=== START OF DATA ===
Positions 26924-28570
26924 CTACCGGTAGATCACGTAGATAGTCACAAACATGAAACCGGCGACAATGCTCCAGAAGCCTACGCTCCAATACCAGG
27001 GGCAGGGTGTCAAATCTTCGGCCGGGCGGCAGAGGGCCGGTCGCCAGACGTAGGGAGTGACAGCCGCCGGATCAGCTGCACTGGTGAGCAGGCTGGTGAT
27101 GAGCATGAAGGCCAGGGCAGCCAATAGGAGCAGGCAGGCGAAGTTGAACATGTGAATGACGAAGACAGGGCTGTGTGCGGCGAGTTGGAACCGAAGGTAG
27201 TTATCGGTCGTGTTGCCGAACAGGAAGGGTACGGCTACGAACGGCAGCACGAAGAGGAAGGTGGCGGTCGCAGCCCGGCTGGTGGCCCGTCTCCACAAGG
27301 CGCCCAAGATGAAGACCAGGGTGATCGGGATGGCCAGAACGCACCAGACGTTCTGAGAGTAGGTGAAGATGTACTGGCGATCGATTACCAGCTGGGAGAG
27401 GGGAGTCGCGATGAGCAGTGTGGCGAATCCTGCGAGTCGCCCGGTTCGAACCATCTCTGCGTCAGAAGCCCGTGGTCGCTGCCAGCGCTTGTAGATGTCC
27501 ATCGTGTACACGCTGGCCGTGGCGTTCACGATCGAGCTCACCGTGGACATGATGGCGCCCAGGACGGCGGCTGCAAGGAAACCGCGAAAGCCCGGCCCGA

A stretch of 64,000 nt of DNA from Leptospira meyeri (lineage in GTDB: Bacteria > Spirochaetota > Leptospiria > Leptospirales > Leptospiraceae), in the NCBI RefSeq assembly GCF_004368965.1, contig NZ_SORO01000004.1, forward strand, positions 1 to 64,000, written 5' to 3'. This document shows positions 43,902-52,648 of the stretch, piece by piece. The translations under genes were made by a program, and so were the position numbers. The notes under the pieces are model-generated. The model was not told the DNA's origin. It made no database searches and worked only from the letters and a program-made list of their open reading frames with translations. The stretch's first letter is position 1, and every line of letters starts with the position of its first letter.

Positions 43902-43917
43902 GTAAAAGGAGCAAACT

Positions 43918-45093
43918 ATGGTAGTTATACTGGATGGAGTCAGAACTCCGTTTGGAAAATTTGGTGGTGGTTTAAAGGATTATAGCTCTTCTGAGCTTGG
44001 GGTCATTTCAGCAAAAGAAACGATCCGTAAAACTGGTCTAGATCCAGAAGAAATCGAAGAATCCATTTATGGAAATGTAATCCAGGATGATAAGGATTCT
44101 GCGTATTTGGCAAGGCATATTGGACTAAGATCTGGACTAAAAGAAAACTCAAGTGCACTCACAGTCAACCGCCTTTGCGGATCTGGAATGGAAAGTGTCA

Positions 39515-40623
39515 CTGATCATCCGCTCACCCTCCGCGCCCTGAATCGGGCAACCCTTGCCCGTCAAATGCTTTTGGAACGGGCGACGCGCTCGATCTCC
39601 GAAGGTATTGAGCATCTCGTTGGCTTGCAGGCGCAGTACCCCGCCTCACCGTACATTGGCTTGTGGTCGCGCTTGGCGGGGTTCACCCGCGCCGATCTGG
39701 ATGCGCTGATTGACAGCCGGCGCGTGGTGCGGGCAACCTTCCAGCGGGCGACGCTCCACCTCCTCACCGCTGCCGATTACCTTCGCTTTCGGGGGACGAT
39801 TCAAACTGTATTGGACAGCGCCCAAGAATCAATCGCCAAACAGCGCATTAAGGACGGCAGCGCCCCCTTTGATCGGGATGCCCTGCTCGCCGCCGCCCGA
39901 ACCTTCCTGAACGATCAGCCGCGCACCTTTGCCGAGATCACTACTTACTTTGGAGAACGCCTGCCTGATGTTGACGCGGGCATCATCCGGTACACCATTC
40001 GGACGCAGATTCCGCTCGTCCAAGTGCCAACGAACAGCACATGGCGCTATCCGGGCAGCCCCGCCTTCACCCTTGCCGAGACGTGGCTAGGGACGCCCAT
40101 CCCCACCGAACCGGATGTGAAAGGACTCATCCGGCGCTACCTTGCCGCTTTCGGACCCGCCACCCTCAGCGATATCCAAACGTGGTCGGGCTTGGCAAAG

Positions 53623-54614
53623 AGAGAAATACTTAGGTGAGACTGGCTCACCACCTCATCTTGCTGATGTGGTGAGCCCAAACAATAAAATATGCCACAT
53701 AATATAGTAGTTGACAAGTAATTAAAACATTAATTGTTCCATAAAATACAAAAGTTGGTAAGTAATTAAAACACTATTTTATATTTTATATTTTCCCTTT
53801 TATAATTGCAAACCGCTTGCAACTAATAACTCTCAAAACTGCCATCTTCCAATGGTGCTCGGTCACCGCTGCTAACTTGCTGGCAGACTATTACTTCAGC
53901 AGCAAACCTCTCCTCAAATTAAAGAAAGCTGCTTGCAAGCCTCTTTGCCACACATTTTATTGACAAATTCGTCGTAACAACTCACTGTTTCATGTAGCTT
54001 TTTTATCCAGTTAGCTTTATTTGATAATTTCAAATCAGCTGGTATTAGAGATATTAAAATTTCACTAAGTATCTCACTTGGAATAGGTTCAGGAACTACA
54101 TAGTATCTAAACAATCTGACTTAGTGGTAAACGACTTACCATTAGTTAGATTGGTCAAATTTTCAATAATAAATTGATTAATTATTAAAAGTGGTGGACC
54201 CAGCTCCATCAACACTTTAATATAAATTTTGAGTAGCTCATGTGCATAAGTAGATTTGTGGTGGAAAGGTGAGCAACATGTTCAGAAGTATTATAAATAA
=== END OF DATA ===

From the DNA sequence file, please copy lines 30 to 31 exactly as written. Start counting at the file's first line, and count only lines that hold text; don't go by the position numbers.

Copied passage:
54101 TAGTATCTAAACAATCTGACTTAGTGGTAAACGACTTACCATTAGTTAGATTGGTCAAATTTTCAATAATAAATTGATTAATTATTAAAAGTGGTGGACC
54201 CAGCTCCATCAACACTTTAATATAAATTTTGAGTAGCTCATGTGCATAAGTAGATTTGTGGTGGAAAGGTGAGCAACATGTTCAGAAGTATTATAAATAA